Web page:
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The Unbleached Requiem

There are many distinctions about the Requiem Mass. Most notably the sombre choice of black vestments, the simple stripped down Kyriale without any organ accompaniment and the absence of flowers on the altar. Something that can go unnoticed at times is the use of yellow, unbleached beeswax candles.

What is the symbolic meaning of their usage?

The matter is, to some degree, one of common sense. Historically in the Roman and Eastern liturgy, white and gold colors lean towards festive and joyful occasions and the more sombre colors of violet and black reflect mourning and sombre tones. Likewise, "The employment on occasions of sorrow (the Tenebrae, funerals, etc.) of unbleached rather than bleached candles is evidently fitting, since the sombre tones of unbleached wax harmonize with the mournful ceremony, while bleached wax, being far higher in the tone scale, would intrude a note of joy." 1

Another interesting element about beeswax is that at the moment it is secreted from the glands of the underside of the virgin honeybee the wax is translucent and pure white in color. The young, female virgin worker bees are responsible for producing and then engineering the honey comb structure within the hive during their first week or two of their life. The production of new, white wax only occurs when there is a surplus of incoming nectar (typically spring) as the wax glands within each bee are fueled by the consumption of nectar and pollen on the order of 8 pounds of nectar for every 1 pound of wax secreted.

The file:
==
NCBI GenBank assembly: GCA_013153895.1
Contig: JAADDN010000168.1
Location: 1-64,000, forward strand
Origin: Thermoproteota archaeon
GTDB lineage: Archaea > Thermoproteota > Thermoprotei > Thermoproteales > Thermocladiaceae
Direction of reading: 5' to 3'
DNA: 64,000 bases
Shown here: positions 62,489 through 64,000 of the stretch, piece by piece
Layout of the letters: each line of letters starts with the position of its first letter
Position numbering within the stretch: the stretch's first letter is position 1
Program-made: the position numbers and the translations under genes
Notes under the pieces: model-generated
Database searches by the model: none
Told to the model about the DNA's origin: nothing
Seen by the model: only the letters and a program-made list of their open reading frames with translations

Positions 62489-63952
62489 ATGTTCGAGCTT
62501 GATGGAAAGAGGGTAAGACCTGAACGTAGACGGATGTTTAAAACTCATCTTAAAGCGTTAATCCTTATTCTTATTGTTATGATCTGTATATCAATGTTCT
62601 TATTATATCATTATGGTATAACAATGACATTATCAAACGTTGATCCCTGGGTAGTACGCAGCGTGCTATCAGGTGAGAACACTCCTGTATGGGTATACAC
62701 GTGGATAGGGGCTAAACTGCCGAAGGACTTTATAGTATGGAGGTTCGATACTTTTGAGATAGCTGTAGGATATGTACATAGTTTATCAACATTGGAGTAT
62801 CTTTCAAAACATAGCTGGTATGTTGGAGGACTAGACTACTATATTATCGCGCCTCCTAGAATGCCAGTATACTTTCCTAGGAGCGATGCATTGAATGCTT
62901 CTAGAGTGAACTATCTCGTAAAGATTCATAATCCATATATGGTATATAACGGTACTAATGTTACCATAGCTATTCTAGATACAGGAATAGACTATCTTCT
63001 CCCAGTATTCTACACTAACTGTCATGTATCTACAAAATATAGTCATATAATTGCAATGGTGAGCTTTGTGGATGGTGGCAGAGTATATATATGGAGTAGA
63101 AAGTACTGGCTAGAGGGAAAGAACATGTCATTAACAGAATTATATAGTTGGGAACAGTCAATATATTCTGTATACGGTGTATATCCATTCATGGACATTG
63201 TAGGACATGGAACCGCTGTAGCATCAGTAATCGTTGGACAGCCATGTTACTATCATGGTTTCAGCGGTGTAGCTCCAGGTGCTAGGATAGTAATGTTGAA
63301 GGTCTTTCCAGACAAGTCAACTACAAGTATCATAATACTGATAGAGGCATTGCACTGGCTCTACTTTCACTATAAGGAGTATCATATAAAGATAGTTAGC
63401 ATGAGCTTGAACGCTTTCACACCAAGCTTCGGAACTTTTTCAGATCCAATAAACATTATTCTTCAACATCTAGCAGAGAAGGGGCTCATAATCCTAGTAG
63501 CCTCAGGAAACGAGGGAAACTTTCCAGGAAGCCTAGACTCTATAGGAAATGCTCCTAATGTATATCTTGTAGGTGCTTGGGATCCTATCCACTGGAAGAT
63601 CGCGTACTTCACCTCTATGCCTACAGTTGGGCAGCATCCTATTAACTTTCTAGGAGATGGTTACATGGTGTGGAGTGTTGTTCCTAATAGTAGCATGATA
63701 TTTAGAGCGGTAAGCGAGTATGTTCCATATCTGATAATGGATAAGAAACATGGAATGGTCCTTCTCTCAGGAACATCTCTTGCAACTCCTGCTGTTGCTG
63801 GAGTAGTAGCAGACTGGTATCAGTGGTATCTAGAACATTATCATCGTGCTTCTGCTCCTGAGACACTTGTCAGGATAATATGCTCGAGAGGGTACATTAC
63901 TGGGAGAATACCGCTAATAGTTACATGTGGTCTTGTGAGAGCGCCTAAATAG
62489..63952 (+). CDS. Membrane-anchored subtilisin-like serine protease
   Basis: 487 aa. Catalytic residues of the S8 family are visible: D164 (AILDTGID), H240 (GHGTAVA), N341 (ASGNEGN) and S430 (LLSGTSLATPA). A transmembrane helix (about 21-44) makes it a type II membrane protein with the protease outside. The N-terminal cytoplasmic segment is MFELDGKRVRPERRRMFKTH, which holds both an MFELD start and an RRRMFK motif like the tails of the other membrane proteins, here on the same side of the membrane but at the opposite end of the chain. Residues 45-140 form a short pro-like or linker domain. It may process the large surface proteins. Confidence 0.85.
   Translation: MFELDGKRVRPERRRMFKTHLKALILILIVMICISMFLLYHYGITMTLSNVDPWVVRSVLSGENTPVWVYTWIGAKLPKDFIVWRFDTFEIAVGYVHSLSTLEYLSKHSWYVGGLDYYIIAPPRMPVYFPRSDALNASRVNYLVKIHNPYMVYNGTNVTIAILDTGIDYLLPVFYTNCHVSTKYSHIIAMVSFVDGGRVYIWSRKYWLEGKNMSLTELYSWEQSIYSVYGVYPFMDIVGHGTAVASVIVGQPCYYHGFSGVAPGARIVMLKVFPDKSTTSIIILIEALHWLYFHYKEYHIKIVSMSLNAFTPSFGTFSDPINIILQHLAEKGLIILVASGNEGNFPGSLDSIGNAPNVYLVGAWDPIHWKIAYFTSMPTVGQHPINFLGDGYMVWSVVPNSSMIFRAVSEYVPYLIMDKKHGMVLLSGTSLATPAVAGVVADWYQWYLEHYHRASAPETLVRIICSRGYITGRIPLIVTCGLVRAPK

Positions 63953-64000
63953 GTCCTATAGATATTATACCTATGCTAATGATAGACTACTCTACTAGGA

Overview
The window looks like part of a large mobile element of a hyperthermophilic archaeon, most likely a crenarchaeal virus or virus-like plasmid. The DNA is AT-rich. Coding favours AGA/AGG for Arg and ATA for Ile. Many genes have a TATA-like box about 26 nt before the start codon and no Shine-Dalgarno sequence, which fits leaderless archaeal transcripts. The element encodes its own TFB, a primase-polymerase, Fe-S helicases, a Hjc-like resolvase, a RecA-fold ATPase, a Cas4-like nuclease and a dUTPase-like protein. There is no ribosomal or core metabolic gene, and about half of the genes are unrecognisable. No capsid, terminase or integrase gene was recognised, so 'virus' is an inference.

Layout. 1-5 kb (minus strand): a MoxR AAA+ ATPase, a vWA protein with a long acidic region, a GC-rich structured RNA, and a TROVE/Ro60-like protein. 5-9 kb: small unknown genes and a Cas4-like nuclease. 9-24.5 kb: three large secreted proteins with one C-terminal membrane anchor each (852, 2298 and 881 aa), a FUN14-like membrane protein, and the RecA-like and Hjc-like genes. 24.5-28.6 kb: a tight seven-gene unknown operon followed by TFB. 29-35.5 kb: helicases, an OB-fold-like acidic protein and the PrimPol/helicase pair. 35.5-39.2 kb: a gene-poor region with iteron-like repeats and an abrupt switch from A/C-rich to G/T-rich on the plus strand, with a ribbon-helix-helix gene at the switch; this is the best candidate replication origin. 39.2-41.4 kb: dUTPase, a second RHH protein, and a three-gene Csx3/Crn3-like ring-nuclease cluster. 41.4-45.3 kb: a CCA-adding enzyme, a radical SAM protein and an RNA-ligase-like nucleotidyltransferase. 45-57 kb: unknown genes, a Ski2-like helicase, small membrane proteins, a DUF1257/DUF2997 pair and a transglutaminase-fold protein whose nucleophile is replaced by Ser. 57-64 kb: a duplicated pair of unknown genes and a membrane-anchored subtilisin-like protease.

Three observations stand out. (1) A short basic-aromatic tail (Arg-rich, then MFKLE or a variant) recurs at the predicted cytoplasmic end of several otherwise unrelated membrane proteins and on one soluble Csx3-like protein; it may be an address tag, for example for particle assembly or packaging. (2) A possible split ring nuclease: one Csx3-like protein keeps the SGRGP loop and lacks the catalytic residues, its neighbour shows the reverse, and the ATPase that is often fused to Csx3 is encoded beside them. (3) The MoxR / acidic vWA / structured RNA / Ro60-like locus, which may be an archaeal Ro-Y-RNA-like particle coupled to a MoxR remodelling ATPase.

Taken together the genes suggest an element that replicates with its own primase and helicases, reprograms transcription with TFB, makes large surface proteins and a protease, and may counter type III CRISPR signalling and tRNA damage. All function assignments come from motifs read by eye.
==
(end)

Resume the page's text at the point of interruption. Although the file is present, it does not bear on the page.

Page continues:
Within the life time of one generation in the colony (30-40 days) the once white beeswax changes color to a golden yellow or yellowish orange hue due being stained with the oil residue left behind by the pollen granules coating the body of the bees. This is especially noticeable in the late summer and fall with asters, golden rod and other wildflowers with deep yellow and purple in bloom throughout the northern hemisphere. When the beekeeper harvest the honey and wax - and processes them, any white wax that is processed with the stained yellow wax ultimately takes on the yellow tone because beeswax is soluble in oil. To return beeswax to its virginal white color, the wax is typically bleached with concentrated technical grades of peroxide or through an elaborate sun bleaching system.

Taking these considerations in the the context of candles and the liturgical seasons we can draw new parallels from the life of the hive and production of the color of the wax. Most notably that the white wax used for solemn feasts and the season after Pentecost is associated with the new birth of the virgin bees (baptism/easter/ordinations) and the fresh nectar needed to produce this white wax could be linked to the sweetness of life and festivity. The yellow wax used for sombre liturgical seasons and celebrations could be tied to a maturity/age and or the seasonal death of fall and winter when the darker pollen oil residues are present in the wax.

1 Candles in the Roman Rite by Fr. Edwin Ryan, DD 1934

2 Liturgical Imagines courtesy of

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